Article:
Anyone listen to entire albums?

I assume the answer is yes since many of you run vinyl rigs, but just wondering how many around here listen to entire albums at a sitting?  In the age of instant gratification and playlists I seem to be, recently, gravitating to listening through entire albums.  I don’t have vinyl and only stream or play from a network drive so it’s easy for me to bounce around from song to song, artist to artist.  Maybe it’s a nostalgia thing but I enjoy hearing a record in it’s entirely the way the artist recorded it.  I’ve flirted with the idea of vinyl for the very reason that it seems to be a format that lends itself to listening through an entire album in one sitting.  I seem to be less inclined to make that move though now that I’ve been doing the album thing via streaming. 


I use digital exclusively, but I do listen to the entire album unless there is one song that I really dislike. Speaking of things that I dislike, I really dislike remastered albums that have additional tracks, because they break up the order that I have become accustomed to over many years.

Yes, I listen to the whole album and if it is a 3 or 4 sided album, I start with side one and play thru. Sometime I get thrown off when I encounter an older album where the sides were set up for stackable changers. Enjoy the music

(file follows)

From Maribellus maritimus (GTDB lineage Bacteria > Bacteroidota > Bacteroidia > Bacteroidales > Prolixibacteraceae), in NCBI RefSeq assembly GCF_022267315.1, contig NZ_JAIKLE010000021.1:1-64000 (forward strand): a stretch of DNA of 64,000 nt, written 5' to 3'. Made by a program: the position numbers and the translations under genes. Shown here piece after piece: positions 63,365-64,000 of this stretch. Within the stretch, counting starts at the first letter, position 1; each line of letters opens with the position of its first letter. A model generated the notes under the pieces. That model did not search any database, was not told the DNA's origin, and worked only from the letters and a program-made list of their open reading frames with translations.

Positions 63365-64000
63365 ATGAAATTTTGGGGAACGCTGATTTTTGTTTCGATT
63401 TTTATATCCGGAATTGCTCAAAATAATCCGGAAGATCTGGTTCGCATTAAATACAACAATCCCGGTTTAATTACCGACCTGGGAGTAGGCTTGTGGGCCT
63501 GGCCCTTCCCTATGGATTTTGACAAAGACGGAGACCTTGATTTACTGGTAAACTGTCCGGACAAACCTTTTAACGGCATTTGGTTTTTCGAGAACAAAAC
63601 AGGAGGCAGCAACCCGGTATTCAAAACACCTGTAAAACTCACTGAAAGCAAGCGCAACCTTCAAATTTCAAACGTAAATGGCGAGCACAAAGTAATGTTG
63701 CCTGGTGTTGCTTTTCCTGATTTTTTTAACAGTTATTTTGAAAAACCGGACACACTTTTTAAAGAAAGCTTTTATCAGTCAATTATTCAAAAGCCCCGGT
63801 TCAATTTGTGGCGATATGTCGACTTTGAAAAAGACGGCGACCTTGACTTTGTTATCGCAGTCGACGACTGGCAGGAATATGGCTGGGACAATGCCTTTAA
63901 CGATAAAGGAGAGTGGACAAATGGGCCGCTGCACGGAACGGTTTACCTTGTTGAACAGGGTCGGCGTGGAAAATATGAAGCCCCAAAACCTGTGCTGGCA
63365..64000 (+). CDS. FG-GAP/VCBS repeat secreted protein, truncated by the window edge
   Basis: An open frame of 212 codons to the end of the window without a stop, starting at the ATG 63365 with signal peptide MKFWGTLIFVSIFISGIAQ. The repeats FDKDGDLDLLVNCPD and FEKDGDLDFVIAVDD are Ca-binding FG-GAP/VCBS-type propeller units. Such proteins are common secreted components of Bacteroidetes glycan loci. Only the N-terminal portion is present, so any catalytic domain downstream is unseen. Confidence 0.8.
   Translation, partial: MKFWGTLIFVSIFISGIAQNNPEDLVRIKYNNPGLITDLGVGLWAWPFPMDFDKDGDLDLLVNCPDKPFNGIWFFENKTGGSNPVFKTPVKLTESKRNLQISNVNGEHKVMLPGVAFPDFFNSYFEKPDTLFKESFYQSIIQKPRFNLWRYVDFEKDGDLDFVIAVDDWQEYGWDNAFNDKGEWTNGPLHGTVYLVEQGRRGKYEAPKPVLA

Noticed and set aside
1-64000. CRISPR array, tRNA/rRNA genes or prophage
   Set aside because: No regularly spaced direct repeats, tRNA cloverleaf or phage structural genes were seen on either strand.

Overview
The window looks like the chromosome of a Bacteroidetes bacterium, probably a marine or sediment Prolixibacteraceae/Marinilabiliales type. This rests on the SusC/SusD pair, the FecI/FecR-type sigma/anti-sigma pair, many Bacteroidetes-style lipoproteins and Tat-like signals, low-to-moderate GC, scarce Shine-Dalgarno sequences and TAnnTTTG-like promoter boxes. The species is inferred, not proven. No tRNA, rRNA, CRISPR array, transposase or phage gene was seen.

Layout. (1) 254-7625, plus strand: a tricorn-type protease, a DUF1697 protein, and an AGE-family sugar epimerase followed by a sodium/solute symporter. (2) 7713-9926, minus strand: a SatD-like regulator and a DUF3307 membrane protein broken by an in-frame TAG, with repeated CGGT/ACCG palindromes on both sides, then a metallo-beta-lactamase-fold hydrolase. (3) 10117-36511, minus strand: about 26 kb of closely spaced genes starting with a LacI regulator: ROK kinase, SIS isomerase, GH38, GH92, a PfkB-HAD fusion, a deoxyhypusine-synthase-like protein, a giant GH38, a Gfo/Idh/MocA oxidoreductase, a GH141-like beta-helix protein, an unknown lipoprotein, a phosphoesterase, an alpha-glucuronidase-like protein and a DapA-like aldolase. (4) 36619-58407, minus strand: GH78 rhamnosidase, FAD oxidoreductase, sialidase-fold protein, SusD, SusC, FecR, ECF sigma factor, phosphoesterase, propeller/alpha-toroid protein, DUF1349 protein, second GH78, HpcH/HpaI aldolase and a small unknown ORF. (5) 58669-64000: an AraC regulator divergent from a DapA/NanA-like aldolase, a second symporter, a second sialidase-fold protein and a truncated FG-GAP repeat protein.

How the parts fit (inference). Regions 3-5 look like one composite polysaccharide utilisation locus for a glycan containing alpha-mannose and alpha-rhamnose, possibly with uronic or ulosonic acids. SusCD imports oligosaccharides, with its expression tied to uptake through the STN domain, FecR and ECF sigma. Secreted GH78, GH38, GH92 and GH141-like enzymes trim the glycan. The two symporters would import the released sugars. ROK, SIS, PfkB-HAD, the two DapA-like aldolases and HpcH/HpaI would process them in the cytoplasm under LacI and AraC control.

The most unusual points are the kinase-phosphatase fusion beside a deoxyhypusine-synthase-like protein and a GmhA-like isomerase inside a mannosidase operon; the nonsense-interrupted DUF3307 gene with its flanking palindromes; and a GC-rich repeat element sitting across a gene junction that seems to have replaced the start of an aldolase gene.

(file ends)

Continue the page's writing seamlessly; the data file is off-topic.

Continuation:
I do both. I have thousands of songs on my diverse playlists. It’s like listening to the radio (well…. Better SQ) except every song is one I like (since I put it there). But I do enjoy listening to my favorite albums from start to finish.

I will second the reissues with added tracks.  
It’s terrible. So many people being exposed to albums in ways entirely different from what the artist intended upon release. They don’t know any better. They just went to a steaming service, clicked an LP, and thought (and continue to think) all those tracks were part of the album, because they don’t know any better.  
It was bad enough in the CD days when my young head thought I was hearing the actual album, only to find out years later those last few tracks were reissue-add-ons. Now with people just clicking around on streaming services, it’s worse than ever. The chances someone clicking on an LP that has added tracks not from the initial release is pretty high, and lots of folks can’t be bothered to know better.